You can download the solution to the following question for free. For further assistance in Psychology assignments please check our offerings in Accounting assignment solutions. Our subject-matter experts provide online assignment help to Accounting students from across the world and deliver plagiarism free solution with free Grammarly report with every solution.
(ExpertAssignmentHelp does not recommend anyone to use this sample as their own work.)
Write a project to identify stress levels within a group of people and assess the impact upon the individuals. Does taking a Stress Test alleviate stress? Does taking a stress test help people identify their own stress?
Review your requirements with our FREE Assignment Understanding Brief and avoid last minute chaos.
We provide you services from PhD experts from well known universities across the globe.
No more plagiarism worries. We give you a FREE Grammarly report with every assignment.
Stress levels of individuals directly affect their health. Research in the area of Biomedicine studies the effect of environmental and social factors on internal conditions of an individual in an attempt to find the relationship between stress and health (Arnetz, 2006). The same stress factors can trigger different reactions in different individuals, depending on what is called “conditioning factors” (Selye, 2013). Stress scales have been developed by various psychologists for studying the stress levels of specific communities. In this essay, we will look into the stress levels of students and the impact on their health using three scales, the Student Stress scale, the Holme- Rahe Life stress inventory and a version of Hassles scale.
The tests will be administered to three students over the period of an academic year. My study seeks to find if taking the stress test has been helpful for the participants and if they can integrate the stress test in their lives. I will also seek to find ou if any stressors have been left out of the scale for them and which of the three scales they prefer. I wish to arrive at a conclusion about who can benefit from these tests and if this has an impact on my own life as well.
First Volunteer: My first volunteer Kim, aged 36, scored 260, 170 and 312 on her Student Stress test, 193, 170, 170 on her Holmes Rahe Test and 90, 70 and 100 on her Hassles test. Kim had left a traditional Korean home to pursue her Masters and was staying in student accommodation. She was going through serious changes in her lifestyle and facing high expectations of academic achievement. She found that taking the stress test helped her to see that her problems were not unique and a realisation that all students go through the same process of adjustment to student life. She thought that being Asian leaving her home and making adjustments for everything from food to shopping by herself had been the most stressful part of her adjustment process and this was a stressor that she felt was left out in the test, the test did not account for cultural differences. Kim generally had good health throughout the testing period, but she did become more susceptible to colds and fevers more than when she was living at home.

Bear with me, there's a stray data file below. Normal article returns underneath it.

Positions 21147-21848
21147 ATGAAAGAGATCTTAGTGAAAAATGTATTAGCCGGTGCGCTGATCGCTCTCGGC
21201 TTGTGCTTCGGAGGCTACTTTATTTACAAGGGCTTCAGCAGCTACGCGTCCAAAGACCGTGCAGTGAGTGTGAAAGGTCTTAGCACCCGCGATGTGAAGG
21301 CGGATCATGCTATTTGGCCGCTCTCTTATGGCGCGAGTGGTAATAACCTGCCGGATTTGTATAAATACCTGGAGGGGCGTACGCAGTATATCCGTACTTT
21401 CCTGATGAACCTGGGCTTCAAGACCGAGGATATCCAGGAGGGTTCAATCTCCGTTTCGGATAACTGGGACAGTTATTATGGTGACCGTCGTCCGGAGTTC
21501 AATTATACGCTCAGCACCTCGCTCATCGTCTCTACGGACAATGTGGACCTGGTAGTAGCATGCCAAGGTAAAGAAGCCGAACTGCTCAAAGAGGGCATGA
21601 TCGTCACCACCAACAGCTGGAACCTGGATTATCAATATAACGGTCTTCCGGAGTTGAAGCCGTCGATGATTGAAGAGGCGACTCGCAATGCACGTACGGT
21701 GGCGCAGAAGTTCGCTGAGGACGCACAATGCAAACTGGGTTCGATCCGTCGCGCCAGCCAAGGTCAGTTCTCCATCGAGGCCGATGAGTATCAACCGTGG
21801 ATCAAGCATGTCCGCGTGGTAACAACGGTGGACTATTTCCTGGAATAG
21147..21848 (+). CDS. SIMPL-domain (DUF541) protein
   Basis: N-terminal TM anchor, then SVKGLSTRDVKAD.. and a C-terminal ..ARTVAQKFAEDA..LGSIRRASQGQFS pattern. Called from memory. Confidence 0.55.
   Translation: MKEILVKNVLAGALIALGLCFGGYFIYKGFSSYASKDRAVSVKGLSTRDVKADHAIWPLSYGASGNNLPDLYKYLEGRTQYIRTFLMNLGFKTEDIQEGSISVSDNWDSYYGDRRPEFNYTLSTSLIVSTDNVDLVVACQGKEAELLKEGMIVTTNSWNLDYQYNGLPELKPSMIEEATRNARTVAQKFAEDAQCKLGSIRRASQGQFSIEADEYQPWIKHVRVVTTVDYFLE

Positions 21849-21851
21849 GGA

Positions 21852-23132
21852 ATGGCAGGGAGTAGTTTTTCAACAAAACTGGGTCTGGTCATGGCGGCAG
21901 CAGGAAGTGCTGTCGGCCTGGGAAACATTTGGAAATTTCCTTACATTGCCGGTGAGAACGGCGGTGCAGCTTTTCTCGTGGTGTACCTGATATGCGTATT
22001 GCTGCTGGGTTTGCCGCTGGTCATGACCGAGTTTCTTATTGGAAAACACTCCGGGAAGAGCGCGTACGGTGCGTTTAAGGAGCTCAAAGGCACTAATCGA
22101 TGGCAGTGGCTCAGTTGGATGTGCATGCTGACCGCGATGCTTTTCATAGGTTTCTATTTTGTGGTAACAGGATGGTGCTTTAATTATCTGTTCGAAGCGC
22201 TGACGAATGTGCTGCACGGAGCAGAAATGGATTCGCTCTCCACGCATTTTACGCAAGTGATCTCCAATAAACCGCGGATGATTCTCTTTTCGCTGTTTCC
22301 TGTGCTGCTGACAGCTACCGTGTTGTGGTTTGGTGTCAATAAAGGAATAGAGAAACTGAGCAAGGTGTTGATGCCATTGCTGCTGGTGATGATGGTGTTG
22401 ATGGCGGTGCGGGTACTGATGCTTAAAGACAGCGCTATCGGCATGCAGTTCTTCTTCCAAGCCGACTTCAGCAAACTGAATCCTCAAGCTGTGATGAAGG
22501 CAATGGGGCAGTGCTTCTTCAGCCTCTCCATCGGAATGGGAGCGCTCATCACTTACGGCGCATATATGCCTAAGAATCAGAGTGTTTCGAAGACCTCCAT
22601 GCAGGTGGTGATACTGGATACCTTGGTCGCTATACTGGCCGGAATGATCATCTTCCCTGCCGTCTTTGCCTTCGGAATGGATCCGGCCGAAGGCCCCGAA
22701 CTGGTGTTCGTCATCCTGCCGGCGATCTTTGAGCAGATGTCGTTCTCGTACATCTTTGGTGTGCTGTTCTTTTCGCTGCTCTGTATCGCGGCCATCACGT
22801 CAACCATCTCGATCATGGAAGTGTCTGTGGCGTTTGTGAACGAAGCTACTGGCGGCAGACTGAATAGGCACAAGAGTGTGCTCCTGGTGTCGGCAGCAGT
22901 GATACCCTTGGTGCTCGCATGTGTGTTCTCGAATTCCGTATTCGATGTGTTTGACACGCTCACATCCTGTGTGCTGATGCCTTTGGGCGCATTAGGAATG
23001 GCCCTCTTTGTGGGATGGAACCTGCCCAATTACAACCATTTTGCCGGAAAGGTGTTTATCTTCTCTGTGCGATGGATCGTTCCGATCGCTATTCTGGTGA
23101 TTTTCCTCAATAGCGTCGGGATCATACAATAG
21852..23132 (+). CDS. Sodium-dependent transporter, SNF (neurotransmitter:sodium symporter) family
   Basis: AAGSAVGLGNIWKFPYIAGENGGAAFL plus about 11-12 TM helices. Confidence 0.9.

Second Volunteer: John, aged 42, scored 153, 118 and 155 in his Student Stress Test; 92, 70, 70 on the Holmes Rahe test and 80, 70 and 50 on his Hassles Scale. John had been saving up for doing his Master’s, and his entry into student life was well planned and organised. He had to take a small loan to cover some cost of his tuition and leaving his job, and his lifestyle behind and getting reused to being a student took more adjustment than he had anticipated. The course was more demanding and challenging, and the rent and living expenses around university had gone up from his undergraduate days. John reported no major changes in his health other than a feeling of tiredness from too much work on the computer and sometimes missing sleep and his exercises.
Third Volunteer: Pat, aged 35, scored 220, 185, 263 on his Student Stress Test, 96, 82, 98 on hid Holmes Rahe Test and 120, 150, 180 on his Hassles Scale. Pat had taken a break from working to appear for his masters. He was partly financed by his parents and had saved up some of the tuition cost. He found the change from his working life to student life very stressful as his relationship with his roommates was not very good. He was very used to living on his own and found having to share accommodation with noisy people quite difficult. His relationship with his roommates seemed to go through a very bad patch during the third test and since this was also the time when his coursework was due he was very stressed during the taking of the third stress tests. Pat reported catching a cold more often when he was stressed and feeling very run down and demotivated during these times.